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October 19, 2010

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Paula_thrasher

Mike,

I could not for the life of me figure out how to leave you a comment on the Cisco blog so have to leave it here -

Great points. I agree completely that the entire concept of letting employees define themselves is a departure from the traditional formal definition. And I'm waiting for the day that collaboration tools start aggregating the social feedback into a real expertise location system. (looking at comments and feedback is a good start, but not the whole answer)

I have experienced that technology does impact culture of expertise. When I worked at Sapient in the dot com days they had a great system that tracked every project every employee had ever worked on and what roles that person performed on that project. And it was searchable by project, by customer, by geography. It was astonishing, because the culture instantly rewarded people as having expertise both in their current role but also in previous roles. And where I experienced that it devalued expertise was in anything you did before you joined the firm and any external networks you were a part of. Still, for the small flaw of not seeing employees for their full background (they may have since fixed this) it was the best 'enterprise social network' I have ever experienced - and this was in the pre-facebook days of the late 90's.

I think this is where corporate culture is key. Cultures vary on how much of 'personhood' you can safely bring to your professional interactions. For me a big challenge is how tolerant the culture is of diversity both in personal backgrounds and professional backgrounds. When you start sharing facebook style updates you get into disclosures that if asked during a job interview would be illegal - marital status, family status, age. I can say personally being female and a parent in a very male-dominated field I think twice before sharing personal information in a professional environment. (I already can't help sharing my gender, which is cause enough for discrimination at times)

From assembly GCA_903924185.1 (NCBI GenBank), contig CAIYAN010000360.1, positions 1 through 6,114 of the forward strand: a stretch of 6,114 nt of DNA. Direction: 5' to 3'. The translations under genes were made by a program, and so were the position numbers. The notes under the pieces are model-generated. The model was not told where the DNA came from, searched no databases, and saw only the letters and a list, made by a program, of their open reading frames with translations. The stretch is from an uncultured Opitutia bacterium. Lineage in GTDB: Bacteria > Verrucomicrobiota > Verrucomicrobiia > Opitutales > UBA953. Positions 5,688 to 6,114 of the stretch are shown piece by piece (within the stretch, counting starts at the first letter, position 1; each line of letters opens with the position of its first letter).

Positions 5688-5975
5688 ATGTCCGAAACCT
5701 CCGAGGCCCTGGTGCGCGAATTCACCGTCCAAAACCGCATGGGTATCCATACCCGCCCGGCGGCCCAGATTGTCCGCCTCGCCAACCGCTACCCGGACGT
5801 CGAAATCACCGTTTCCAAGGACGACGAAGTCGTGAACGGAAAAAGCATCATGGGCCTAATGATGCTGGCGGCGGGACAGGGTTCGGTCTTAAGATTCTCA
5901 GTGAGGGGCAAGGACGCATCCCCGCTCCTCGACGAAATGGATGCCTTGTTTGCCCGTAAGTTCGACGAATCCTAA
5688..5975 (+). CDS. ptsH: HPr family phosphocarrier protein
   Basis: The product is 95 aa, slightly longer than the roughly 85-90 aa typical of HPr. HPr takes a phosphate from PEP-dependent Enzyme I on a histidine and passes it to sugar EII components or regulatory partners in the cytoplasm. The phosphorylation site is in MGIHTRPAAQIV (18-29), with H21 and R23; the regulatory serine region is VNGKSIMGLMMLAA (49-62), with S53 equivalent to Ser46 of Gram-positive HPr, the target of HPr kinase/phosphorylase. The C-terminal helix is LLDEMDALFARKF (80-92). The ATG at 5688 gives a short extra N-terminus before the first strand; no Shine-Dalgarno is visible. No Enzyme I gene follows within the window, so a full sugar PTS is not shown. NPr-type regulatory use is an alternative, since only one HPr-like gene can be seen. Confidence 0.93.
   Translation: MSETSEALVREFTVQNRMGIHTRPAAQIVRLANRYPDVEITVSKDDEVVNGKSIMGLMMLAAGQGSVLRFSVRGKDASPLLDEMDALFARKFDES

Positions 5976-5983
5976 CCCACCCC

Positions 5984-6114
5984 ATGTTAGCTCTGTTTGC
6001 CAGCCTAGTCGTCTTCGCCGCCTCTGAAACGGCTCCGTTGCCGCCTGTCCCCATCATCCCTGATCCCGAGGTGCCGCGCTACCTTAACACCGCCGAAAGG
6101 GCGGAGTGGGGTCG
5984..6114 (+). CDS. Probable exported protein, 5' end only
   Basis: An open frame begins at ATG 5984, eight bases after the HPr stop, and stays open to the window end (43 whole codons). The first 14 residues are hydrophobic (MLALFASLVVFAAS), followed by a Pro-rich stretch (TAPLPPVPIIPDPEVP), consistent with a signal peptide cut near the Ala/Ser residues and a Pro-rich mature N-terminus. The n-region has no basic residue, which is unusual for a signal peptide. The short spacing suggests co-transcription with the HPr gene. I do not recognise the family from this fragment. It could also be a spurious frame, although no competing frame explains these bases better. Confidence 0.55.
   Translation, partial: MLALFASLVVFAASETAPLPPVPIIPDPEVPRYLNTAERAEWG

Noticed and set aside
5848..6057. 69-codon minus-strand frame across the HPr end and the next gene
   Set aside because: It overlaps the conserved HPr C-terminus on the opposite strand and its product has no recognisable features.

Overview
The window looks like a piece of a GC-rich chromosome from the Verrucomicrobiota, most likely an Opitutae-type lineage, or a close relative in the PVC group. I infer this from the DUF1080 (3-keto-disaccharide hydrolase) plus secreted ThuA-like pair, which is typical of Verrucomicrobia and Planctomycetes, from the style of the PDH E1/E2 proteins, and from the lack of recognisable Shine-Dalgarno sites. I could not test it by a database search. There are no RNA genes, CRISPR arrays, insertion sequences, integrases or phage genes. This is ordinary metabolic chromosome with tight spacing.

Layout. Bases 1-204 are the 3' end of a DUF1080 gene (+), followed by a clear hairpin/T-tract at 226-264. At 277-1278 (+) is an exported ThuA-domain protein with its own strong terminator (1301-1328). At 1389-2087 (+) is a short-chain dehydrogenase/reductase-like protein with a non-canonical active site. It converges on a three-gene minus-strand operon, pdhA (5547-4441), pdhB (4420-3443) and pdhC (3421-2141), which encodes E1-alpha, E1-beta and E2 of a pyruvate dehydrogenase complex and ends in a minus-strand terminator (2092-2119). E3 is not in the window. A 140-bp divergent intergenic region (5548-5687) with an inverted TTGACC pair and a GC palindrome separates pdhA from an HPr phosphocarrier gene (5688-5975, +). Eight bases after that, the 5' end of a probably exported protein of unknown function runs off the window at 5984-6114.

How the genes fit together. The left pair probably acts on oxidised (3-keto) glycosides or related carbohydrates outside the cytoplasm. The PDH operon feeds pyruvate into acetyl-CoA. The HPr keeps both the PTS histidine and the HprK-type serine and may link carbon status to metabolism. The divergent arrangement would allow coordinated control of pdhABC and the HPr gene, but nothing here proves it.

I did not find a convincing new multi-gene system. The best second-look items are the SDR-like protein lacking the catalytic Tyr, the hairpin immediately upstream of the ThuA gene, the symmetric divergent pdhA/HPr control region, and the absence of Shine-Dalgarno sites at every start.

But this is why the social aspect of identity is so important. If the company treats you as employee #145151 and has a culture of erudite professionalism, then it may be hard to feel safe sharing personal information as you don't know how it will be received. If on the otherhand your boss captains the company softball team and your office mate runs the working mothers lunch bunch, the social sharing experience is already there - incorporating it into the collaboration tool is just a natural extension of that. Like all social systems, trust is key.

Mike Gotta

Thanks Paula!

You need to create an account and log in to leave a comment. Sorry! The blogs are public and viewable but there's a requirement in some community areas to have a named account.

Great feedback and personal experience story!

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